Should you get Dell’s new XPS 13 or Apple’s new MacBook Pro?
Dell has achieved the perfect Ultrabook with the latest XPS 13, no small feat, and as far as Windows laptops in this class go, you can’t do better right now.
- Lots of spec options
- Exceptional 16:10 anti-reflective display
- Stunning design
- Excellent keyboard and audio
- Iris Plus graphics
- Can get pricey
The MacBook Pro is packed with hardware to excite, but all that comes at a high price. It does have some tricks up its sleeve though, not least the support for an eGPU over Thunderbolt 3
- Stunning Retina Display
- Thunderbolt 3
- Iris Plus graphics
- Improved base storage capacity
- 10th Gen Intel processors
- Entry models using 8th Gen processors and weaker graphics
Dell XPS 13 (9300) vs. MacBook Pro tech specs
|Category||Dell XPS 13 9300||MacBook Pro|
|Processor||Intel Core i3-1005G1
Intel Core i5-1035G1
Intel Core i7-1065G7
|8th Gen Intel Core i5
10th Gen Intel Core i5
10th Gen Intel Core i7
|Display resolution||1080p non-touch
|Retina 2560 x 1600 non-touch|
|RAM||4/8/16/32GB LPDDR4X 3733MHz||8GB 2133MHz LPDDR3
16/32GB 3733MHz LPDDR4X
Intel Iris Plus
|Intel Iris Plus 645
New Intel Iris Plus
|Storage||256GB/512GB/1TB/2TB PCIe NVMe SSD||Up to 4TB SSD|
|Ports||2x Thunderbolt 3
Type-C to Type-A converter included
|4x Thunderbolt 3|
The case for the MacBook Pro
The case for buying a MacBook Pro essentially hinges around Apple’s software and ecosystem. If it’s something you’re already invested in, then switching away might not be for you. And you can always dual-boot Windows 10 on it if you do also need to be able to access Windows for whatever reason.
It may sound simple, but Apple uses hardware you’ll find in a bunch of Windows laptops, like Intel’s processors, and on the 13-inch MacBook Pro, you’re now getting the newest, 10th Gen chips so long as you steer away from the entry-level models.
Apps like Final Cut Pro alone can still be the reason to get a MacBook Pro.
But while the hardware is good (truly it is), you’re buying a MacBook Pro less for the hardware and more for what Apple gives you on top. Something like Final Cut Pro, for example, if you’re into video editing, may well be reason enough to get a Mac. If you’re into coding iOS apps, a Mac is absolutely essential.
It’s disappointing that in a “pro” laptop, you’re limited to integrated graphics. Still, Apple does at least stack four Thunderbolt 3 ports on the MacBook Pro (assuming you get the 10th Gen version, it’s only two on the entry model), something you don’t usually see on a Windows machine. That not only allows for connecting docks, high-resolution displays, and such, but also eGPUs which can at least give you the additional graphics horsepower should you need it. But only when you’re at home or in the office.
The best Ultrabook in town
Source: Daniel Rubino/Windows Central
The XPS 13 has been a tough act to beat for several years now, but with the latest revision, the 9300, Dell nailed it. The 16:10 aspect ratio display now has super skinny bezels around all sizes, the keyboard is the best its ever been, and you still have a powerful, stylish, highly compact Ultrabook.
Dell has created about the perfect Ultrabook in the XPS 13.
There’s plenty of choice in the range for different spec requirements and budgets, but at the higher-end, you’ll be spending similar money to a MacBook Pro. The good news is that when you get to the $1,800 level required to get a 10th Gen processor in a MacBook, Dell is giving you a Core i7-1065G7 as well as a 4K display and 16GB of RAM. You get less storage, but upgrading this yourself is an easy job and can always be done cheaper than what manufacturers will try and charge.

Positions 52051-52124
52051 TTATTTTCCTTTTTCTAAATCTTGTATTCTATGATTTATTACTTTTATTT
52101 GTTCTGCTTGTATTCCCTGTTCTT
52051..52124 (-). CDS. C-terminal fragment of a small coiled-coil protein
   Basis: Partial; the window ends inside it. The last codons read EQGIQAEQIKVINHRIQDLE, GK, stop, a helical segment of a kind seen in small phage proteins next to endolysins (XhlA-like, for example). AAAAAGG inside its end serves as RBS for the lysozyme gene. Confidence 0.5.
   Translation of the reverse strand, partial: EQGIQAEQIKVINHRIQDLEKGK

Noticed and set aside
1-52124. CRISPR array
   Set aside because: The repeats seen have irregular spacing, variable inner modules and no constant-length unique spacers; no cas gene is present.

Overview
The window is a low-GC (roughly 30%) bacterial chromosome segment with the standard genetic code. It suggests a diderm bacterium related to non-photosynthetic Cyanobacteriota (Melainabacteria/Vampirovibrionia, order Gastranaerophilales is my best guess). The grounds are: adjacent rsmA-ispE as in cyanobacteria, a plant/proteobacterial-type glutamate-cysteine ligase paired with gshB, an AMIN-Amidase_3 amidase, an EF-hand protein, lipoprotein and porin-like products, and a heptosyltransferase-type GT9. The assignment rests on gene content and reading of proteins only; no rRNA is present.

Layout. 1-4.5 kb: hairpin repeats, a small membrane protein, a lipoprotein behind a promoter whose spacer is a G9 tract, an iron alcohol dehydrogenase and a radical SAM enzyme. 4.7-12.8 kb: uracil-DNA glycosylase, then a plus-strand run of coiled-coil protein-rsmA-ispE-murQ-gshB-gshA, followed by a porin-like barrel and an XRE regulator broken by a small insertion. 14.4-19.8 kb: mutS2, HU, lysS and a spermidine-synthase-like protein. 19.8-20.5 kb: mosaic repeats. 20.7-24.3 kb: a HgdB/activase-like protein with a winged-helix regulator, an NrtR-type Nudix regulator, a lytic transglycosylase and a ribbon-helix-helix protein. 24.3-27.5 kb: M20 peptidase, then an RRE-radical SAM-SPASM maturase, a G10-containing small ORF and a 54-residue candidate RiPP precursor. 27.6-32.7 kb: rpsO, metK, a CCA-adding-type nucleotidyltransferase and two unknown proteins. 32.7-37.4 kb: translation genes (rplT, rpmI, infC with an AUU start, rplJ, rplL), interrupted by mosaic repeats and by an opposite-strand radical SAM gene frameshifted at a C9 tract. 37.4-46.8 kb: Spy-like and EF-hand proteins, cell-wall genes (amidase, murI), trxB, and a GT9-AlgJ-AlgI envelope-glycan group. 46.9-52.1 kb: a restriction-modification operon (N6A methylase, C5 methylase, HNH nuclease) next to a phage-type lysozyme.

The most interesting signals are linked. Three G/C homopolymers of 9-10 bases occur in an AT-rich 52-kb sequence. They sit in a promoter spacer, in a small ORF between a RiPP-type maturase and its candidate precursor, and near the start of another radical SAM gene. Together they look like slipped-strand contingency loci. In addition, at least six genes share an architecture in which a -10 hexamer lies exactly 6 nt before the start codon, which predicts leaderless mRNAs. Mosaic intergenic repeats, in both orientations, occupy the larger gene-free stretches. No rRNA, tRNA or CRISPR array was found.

As with the MacBook Pro, the entry-level model is best left alone if you can avoid it. While it’s attractive in price, it’s a little underwhelming in hardware. But you get 10th Gen processors from Intel at every tier, at least, and Dell does have a good list of options including 1080p and 4K displays, touch and non-touch options, more RAM, more storage.
It’d be possible to talk about how good the XPS 13 is for hours and hours; it really is that good. Our full review goes into much more detail, but there’s absolutely no reason not to consider it if you’re looking for an Ultrabook.
The Mac is still good for Apple fans
When looking at the MacBook Pro, the biggest reason to get one over the XPS 13 is that you’re already a Mac fan, and you’re invested in Apple’s ecosystem.
There’s nothing wrong with that, apps like Final Cut Pro are tremendous, and the MacBook Pro continues to be a good laptop. You can even put Windows on it if you want. But take the Apple software experience out of the equation, and you’re not really getting more for your money. Generally speaking, Windows laptops like the XPS 13 will win out on overall value.
MacBook Pro 13-inch
A potentially unbeatable platform for many
If you’re invested in the Apple ecosystem, the XPS 13 probably won’t convince you to switch, with apps like Logic Pro and Final Cut Pro alone reason to buy a Mac.
The king of the Ultrabooks
The new XPS 13 is, as quoted in our review, a “perfect Ultrabook.” The hardware, the design, the build quality, and the overall value are all excellent.
The XPS 13 is the best Ultrabook on the market today, and platform differences aside, it goes toe-to-toe with the MacBook Pro at a lower cost. Unless you need macOS or anything offered through it in your life, give the XPS 13 a try, you won’t regret it.
Latest and greatest
Dell XPS 13 (9300)
The latest XPS 13 features a taller 16:10 display, 10th-Gen Intel processor with all-day battery life, and a design unmatched by any other PC on the market. It’s flawless in features and functionality.
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